Class: Midsize Crossover
Miles driven: 367
Fuel used: 20.0 gallons
|CG Report Card|
|Big & Tall comfort ratings are for front seats only. "Big" rating based on male tester weighing approximately 350 pounds, "Tall" rating based on 6'6"-tall male tester.|
|Room and Comfort||A-|
|Power and Performance||B|
|Fit and Finish||B|
|Report-card grades are derived from a consensus of test-driver evaluations. All grades are versus other vehicles in the same class. Value grade is for specific trim level evaluated, and may not reflect Consumer Guide's impressions of the entire model lineup.|
|Big & Tall Comfort|
Real-world fuel economy: 18.4 mpg
Driving mix: 65% city, 35% highway
EPA-estimated fuel economy: 17/22/19 (city, highway, combined)
Base price: $41,300 (not including $950 destination charge)
Options on test vehicle: Ultimate Tech Package ($2100), carpeted floor mats ($150)
Price as tested: $44,500
The great: Spacious, comfortable interior; pleasant road manners
The good: Satisfying acceleration
The not so good: So-so fuel economy
When it comes to its midsize crossover SUV, Hyundai has decided to leave well enough alone for 2018. There’s nothing wrong with that.
Aside from adding free service time to the Blue Link telematics system—three whole years now, gang!—the V6-powered 3-row Santa Fe is essentially unchanged from ’17, when it got a cosmetic freshening and some new safety features. Oh, and the model hierarchy is slightly simplified. SE, SE Ultimate, and Limited Ultimate trim levels carry on, but the intermediary Limited has been discontinued. Fine powertrain performance, a pleasing ride, and a comfortable cabin continue unabated.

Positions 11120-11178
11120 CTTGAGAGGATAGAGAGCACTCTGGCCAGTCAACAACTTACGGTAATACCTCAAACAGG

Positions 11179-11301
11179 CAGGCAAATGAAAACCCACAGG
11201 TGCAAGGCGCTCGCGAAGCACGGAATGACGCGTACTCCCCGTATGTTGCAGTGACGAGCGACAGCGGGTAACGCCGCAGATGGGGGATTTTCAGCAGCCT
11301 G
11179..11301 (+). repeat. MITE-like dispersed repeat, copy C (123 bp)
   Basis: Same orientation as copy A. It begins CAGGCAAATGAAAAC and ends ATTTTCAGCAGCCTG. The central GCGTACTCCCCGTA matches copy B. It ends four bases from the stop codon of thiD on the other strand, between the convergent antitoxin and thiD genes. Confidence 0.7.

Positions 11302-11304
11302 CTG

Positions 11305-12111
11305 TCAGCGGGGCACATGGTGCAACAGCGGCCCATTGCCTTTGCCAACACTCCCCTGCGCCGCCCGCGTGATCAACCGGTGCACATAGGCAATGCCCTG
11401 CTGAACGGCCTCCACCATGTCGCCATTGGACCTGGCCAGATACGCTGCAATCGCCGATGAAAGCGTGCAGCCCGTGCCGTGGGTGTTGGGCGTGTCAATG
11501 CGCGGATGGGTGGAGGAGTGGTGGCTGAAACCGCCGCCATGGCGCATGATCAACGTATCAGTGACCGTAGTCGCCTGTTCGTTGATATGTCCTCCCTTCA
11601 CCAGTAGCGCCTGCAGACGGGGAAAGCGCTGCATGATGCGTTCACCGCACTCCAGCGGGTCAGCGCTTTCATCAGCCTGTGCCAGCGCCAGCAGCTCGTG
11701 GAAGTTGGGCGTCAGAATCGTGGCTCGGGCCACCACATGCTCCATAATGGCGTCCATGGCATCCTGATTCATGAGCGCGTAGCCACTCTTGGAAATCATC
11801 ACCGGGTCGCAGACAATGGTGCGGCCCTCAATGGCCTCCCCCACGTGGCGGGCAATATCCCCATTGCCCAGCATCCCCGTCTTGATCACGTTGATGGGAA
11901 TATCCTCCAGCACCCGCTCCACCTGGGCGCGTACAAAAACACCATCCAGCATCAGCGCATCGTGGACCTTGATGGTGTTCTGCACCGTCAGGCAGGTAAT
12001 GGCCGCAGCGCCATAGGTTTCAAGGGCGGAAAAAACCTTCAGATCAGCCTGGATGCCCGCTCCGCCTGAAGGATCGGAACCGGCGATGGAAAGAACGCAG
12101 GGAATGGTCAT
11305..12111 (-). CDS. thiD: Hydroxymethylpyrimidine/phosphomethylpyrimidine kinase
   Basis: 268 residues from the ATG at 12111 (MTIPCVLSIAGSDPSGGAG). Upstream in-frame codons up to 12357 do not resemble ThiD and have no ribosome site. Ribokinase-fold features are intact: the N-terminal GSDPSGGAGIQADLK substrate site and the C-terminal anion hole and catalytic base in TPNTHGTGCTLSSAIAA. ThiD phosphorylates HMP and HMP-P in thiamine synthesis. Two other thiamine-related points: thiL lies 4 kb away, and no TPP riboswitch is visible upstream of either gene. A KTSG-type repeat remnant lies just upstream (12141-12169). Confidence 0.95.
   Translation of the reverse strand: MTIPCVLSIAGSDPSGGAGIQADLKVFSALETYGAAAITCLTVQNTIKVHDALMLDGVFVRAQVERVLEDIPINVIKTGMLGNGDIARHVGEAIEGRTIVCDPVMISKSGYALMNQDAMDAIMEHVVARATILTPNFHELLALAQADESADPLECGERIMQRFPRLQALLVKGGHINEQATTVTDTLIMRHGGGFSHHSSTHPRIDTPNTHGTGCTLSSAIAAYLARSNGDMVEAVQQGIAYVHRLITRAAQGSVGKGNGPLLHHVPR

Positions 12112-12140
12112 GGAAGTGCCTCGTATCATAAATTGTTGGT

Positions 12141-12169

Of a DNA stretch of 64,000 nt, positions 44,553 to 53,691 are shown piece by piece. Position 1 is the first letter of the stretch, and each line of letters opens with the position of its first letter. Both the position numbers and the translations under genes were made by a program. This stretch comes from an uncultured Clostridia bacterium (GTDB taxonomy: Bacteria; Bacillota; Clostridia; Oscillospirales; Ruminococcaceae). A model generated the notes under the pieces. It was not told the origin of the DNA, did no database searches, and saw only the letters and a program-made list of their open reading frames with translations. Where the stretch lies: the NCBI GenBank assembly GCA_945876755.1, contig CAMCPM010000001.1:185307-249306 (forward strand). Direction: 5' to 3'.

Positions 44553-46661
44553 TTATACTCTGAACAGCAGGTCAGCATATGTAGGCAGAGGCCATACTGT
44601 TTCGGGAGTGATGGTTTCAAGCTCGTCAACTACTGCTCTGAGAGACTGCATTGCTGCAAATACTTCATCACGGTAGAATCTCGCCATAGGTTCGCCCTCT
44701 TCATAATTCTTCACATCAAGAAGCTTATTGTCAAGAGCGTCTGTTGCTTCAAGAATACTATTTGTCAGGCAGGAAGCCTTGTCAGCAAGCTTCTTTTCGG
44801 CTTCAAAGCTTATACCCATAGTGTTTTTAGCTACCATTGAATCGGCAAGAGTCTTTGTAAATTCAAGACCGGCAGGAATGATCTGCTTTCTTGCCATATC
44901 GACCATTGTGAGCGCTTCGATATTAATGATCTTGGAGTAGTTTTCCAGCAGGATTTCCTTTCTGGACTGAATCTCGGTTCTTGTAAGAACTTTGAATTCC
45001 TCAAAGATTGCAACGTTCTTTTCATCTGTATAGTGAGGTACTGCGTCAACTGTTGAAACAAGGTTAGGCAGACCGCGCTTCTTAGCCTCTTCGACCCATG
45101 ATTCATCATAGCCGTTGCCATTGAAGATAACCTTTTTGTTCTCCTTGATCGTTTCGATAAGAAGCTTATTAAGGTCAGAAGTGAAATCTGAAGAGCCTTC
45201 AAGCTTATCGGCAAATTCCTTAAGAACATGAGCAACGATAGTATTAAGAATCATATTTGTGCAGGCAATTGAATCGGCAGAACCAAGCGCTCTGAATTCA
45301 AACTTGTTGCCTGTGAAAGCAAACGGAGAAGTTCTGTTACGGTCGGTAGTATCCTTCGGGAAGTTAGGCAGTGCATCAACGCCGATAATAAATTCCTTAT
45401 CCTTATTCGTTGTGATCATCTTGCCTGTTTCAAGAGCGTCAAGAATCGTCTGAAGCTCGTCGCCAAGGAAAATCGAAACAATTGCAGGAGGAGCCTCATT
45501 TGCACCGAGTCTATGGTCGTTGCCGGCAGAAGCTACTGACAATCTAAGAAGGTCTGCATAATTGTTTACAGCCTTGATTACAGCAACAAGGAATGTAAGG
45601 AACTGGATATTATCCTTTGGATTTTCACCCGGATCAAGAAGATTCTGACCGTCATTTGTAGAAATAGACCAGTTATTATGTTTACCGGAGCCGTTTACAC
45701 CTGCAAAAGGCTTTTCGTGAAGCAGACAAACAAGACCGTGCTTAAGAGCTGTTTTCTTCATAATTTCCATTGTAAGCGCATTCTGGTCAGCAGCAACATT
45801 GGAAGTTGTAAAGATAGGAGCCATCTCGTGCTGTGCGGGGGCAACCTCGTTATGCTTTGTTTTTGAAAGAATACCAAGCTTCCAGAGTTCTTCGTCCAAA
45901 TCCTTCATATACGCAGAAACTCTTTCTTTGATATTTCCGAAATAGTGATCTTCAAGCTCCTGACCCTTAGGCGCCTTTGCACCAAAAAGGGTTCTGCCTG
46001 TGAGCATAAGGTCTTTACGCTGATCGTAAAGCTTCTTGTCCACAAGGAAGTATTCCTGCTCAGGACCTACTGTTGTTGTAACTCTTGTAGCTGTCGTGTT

Speaking of the status quo, Consumer Guide® editors’ latest Santa Fe test vehicle was even like the 2017 version they drove—an all-wheel-drive Limited Ultimate. With delivery, this top-of-the-heap model starts at $42,250. That buys 19-inch alloy wheels, silver-painted door-trim accents, fog lights, LED taillights, rear parking sensors, panoramic sunroof, a surround-view camera, memory driver’s seat and mirrors, ventilated front seats, heated second-row captain’s chairs, heated steering wheel, 115-volt power outlet in the cargo area, Infinity sound system, satellite radio, and navigation on an 8-inch touchscreen. An Ultimate Tech Package option for the Limited Ultimate delivers items such as adaptive cruise control, lane-departure warning, forward-collision mitigation with pedestrian detection, and adaptive headlights with automatic high beams.
The 3.3-liter V6 makes 290 horsepower and 252 lb-ft of torque. There’s confident strength in this powerplant. With it, the Santa Fe is snappy getting away from stoplights, and an easy highway cruiser with plenty of midrange punch. Punch the throttle on the expressway and the 6-speed automatic transmission is quick to kick down to make passing a breeze. With this powerteam, the Santa Fe can tow 5000 pounds. It’s fairly quiet, too. A “Drive Mode Select” button on the instrument panel modifies throttle response (and steering effort) between “Eco,” “Normal,” and “Sport,” but the differences are minimal at best.
EPA fuel-economy ratings for the AWD Santa Fe are 17 mpg in the city, 22 on the highway, and 19 combined. This reviewer drove the test truck 114.9 miles, 61 percent of that in city-type operation, and averaged 17.82 mpg. That’s pretty consistent with his 2017 Santa Fe experience that produced slightly better mileage with a bit more highway driving.